The workshop concluded that management strategies must ensure fishing does not exacerbate the impact of climate change on fish stocks.
Industry experts recommended that recreational fishers:

  • become ‘citizen scientists’ by reporting unusual catches and sightings to fishery managers – for example, the Redmap web- based interactive facility to be launched nationally in October 2012 (;
  • participate in angler diary programs to inform cost-effective and participative monitoring – for example, the Victorian Angler Diary Program ( au/fisheries/science-and-research/angler-diary-program);
  • develop future opinion leaders to help communicate climate change and recreational fishing information to the sector;
  • and lead recreational sector climate change mitigation measures.

Industry experts recommended that fishery managers:

  • ensure legislation and policy is flexible, adaptive and capable of responding to emerging issues;
  • collect information on key species using cost-effective monitoring programs that allow early detection of climate change impacts on fish populations;
  • review recreational catch limits and other management controls to ensure sustainable fisheries management;
  • disseminate information and engage the recreational fishing community through forums, workshops and seminars;
  • work with relevant land, habitat and water managers to ensure fisher and fishery needs are understood and accommodated;
  • and assist relevant land managers to improve fisher access in areas currently restricted due to limited infrastructure.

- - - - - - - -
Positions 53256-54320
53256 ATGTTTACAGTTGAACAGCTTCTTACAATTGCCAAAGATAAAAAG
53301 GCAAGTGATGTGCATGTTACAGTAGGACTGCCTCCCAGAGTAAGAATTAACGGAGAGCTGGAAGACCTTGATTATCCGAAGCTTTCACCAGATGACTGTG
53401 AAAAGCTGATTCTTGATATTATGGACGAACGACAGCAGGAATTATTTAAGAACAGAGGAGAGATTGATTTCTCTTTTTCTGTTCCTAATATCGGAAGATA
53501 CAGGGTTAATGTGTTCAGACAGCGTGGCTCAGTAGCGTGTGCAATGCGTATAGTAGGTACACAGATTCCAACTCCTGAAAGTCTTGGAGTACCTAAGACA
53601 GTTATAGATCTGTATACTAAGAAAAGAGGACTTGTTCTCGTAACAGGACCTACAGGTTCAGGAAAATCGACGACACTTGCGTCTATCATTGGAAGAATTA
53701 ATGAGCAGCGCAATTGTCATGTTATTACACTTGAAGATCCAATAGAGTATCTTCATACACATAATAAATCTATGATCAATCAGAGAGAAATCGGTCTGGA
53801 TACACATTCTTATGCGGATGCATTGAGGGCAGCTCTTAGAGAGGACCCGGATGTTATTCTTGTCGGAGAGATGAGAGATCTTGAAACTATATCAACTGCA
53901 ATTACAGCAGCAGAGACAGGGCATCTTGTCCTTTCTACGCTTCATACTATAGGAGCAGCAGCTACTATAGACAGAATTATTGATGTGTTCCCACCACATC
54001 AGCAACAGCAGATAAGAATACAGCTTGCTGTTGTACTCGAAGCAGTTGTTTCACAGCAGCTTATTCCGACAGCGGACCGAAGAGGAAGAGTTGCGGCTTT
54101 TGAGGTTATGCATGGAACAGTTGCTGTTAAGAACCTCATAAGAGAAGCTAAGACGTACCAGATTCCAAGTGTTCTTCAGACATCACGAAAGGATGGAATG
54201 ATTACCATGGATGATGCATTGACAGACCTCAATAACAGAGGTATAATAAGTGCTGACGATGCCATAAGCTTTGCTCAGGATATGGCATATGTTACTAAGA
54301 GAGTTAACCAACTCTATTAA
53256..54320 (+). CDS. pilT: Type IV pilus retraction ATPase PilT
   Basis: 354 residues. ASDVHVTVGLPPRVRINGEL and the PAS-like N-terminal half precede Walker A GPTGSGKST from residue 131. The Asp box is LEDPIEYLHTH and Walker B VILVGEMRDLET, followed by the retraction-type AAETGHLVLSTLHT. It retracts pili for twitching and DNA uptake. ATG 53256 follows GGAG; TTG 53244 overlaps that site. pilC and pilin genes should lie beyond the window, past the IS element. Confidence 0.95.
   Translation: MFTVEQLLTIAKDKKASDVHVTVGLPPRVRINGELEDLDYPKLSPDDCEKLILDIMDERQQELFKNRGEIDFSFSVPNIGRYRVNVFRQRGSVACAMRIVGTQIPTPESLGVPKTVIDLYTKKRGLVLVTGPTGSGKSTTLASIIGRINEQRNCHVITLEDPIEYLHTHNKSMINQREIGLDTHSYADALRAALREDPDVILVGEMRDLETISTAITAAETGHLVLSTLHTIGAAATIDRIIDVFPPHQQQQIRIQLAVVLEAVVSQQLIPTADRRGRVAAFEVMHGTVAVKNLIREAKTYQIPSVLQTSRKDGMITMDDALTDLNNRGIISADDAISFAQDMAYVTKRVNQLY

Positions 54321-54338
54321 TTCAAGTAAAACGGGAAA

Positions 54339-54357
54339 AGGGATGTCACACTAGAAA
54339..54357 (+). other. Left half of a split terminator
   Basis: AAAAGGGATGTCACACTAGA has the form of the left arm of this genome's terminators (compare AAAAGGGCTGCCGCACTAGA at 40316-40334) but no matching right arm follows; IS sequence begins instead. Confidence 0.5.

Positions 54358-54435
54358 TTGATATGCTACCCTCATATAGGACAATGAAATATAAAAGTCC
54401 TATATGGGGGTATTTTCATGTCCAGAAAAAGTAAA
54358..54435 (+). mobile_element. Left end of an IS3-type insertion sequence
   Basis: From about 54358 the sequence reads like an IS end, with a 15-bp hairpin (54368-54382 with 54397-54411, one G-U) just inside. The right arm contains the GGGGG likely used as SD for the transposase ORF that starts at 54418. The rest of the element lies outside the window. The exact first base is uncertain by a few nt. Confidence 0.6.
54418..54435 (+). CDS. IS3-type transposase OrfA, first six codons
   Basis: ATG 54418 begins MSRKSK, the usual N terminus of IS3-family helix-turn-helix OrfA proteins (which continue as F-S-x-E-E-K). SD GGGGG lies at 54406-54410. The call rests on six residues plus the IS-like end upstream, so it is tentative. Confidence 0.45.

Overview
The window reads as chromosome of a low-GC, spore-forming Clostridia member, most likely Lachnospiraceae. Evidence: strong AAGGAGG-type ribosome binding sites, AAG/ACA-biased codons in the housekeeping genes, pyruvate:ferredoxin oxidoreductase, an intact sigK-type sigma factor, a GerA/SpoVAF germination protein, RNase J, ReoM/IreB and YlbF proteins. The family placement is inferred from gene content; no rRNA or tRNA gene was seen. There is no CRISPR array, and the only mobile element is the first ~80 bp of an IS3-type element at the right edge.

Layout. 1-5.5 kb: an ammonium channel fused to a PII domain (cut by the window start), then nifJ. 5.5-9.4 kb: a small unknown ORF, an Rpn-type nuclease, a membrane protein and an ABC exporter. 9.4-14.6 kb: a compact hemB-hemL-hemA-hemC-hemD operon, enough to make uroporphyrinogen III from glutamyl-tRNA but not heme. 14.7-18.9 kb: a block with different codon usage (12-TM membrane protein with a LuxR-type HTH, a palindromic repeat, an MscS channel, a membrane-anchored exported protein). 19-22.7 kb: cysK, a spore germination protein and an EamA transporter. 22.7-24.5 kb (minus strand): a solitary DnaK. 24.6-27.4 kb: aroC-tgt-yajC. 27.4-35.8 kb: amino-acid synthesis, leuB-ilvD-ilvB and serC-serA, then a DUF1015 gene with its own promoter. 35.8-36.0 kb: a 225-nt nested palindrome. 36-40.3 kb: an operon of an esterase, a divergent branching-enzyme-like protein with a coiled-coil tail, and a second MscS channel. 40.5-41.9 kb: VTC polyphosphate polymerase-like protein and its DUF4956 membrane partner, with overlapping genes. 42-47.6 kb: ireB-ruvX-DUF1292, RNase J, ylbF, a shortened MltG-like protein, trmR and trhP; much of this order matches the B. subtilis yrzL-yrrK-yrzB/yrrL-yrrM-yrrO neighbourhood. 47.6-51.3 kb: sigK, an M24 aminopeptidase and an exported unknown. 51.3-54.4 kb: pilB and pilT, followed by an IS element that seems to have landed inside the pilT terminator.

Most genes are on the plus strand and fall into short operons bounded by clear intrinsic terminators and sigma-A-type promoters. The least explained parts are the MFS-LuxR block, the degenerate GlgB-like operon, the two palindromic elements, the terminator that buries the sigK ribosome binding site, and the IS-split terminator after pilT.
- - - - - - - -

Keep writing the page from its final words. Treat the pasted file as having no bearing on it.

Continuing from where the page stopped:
“Workshops like this provide the opportunity for fishers to have informal discussions with scientists and resource managers; to tell us what is important to them, how they want information provided, pass on their knowledge about how marine systems are changing and ask us any questions. Climate change will likely see some top recreational species move further south and to maximise opportunities we need to understand the changes that are occurring in species distributions. This is something recreational fishers around the country will be able to help with through Redmap (” – Gretta Pecl, senior research fellow, Institute for Marine and Antarctic Studies, university of Tasmania
Future planning for fisheries is all about sharing knowledge and learning. It’s crucial that recreational fishers are involved to get buy-in at an early stage because climate change is something people are not convinced about. You have to keep scientists, anglers and managers working together. Discussion is the way to go.” – Phil Bolton, recreational fisheries manager, NSW DPI